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  • What Leaders Need to Know Before Trying a 4-Day Work Week

    While there is no easy way to address concerns about how (and how much) we work, research tells us that no matter what we do, taking a holistic, long-term focus on the well-being of the workforce is the best path to both happiness and prosperity. Maybe the answer is a four-day workweek. Or maybe it’s something else. But we must start with an honest appraisal of how productivity and time trade-offs impact the well-being of workers. Before trying a four-day workweek, employers need to be aware of two important factors. First, a reduction in hours must also be accompanied by a revision of or even reduction in workload. Second, time at work could become even more intense and stressful for workers, even if there are productivity benefits to be had.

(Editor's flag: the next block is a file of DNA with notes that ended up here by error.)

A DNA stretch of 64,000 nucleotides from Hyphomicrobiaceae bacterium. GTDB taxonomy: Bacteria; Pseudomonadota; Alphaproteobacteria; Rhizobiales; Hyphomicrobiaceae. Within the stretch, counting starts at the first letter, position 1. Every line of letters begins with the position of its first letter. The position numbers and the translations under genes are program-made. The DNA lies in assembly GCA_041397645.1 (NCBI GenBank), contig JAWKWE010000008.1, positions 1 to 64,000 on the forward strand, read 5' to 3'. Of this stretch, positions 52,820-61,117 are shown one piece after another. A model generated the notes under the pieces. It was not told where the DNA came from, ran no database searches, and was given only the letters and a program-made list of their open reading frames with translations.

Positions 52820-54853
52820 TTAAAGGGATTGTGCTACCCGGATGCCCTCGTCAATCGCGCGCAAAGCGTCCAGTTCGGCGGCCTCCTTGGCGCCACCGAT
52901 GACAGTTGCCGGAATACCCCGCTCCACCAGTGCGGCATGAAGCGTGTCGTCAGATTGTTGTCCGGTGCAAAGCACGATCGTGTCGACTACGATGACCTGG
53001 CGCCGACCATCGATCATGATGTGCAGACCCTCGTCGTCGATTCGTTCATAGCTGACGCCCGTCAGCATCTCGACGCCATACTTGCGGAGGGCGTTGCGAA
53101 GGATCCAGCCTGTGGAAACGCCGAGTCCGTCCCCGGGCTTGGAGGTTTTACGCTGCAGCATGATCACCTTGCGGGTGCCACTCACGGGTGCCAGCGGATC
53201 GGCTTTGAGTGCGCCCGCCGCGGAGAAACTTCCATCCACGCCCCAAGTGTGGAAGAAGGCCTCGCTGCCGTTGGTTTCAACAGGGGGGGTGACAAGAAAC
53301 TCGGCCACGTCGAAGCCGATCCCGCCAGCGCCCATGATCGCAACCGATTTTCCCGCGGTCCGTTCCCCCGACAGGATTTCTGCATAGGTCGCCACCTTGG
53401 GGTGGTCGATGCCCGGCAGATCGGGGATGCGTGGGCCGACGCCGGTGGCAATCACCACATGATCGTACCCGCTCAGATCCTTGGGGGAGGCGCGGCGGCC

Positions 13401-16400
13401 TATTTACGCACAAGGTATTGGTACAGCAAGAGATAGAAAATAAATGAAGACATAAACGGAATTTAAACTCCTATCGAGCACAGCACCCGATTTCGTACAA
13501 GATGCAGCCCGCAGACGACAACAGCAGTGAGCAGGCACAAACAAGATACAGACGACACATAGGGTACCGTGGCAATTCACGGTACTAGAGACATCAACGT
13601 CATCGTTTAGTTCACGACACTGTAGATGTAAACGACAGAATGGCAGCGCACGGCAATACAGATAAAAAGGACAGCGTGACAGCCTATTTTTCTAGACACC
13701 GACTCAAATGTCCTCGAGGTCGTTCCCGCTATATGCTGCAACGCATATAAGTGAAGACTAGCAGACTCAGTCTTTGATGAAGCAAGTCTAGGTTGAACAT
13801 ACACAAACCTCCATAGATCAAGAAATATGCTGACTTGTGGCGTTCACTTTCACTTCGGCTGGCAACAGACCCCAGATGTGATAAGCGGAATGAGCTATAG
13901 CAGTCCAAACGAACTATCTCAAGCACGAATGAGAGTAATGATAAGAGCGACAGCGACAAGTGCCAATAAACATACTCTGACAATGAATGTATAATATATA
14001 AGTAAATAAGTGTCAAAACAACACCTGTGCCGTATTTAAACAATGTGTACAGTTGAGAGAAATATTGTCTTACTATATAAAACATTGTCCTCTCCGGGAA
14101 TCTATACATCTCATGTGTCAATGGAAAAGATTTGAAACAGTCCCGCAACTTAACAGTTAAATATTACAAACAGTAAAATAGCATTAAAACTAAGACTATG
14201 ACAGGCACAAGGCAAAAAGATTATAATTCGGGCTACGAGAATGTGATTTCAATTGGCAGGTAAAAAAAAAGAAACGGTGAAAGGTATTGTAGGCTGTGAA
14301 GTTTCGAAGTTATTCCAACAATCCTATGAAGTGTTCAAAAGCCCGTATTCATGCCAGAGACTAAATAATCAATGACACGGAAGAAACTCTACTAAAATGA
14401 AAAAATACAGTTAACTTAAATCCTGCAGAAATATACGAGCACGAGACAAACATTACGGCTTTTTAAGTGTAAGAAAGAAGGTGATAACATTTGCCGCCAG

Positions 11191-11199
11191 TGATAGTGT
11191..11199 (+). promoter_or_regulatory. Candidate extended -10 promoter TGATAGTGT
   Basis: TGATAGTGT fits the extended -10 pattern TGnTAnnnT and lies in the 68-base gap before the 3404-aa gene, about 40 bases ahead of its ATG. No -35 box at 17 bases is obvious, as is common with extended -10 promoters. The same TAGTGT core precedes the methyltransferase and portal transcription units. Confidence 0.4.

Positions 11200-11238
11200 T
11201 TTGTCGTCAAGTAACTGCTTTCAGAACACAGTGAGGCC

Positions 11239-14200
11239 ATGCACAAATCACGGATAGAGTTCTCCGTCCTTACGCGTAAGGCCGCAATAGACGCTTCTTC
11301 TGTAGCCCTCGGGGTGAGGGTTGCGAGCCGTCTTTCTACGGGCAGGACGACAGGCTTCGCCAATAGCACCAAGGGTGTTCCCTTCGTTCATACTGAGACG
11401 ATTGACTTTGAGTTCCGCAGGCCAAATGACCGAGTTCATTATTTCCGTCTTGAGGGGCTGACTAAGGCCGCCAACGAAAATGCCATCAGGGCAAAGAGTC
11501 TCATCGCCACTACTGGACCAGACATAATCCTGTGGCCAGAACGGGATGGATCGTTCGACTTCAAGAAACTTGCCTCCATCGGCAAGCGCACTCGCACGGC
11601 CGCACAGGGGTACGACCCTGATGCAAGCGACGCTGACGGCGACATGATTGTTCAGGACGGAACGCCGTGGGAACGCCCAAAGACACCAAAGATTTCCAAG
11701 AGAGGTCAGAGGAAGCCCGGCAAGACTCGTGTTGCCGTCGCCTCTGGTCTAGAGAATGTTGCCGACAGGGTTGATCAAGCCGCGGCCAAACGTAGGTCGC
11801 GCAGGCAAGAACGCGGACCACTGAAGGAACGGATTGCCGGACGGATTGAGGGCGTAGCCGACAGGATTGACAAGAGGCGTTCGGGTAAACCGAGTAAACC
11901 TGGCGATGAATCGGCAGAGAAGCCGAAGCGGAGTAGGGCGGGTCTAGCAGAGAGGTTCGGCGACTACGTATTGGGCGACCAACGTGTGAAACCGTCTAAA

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  • Nonprogrammers are building more of the world's software – a computer scientist explains 'no-code'

    Developing software used to require programming skills. Today, a growing number of people are building websites, games and even AI programs without writing a line of code.

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  • A New Study Points to a Surprisingly Simple Way to Ward Off Knee Pain

    Researchers surveyed over 1,000 people ages 50 or older with knee osteoarthritis, the most common type of arthritis in the United States. Some had persistent pain at the outset, while others did not. After four years, those who started off without frequent knee pain and walked for exercise at least 10 times were less likely to experience new, regular bouts of stiffness or aches around their knees and had less structural damage in their knees. The study suggested that people with knee osteoarthritis who are bowlegged might particularly benefit from walking.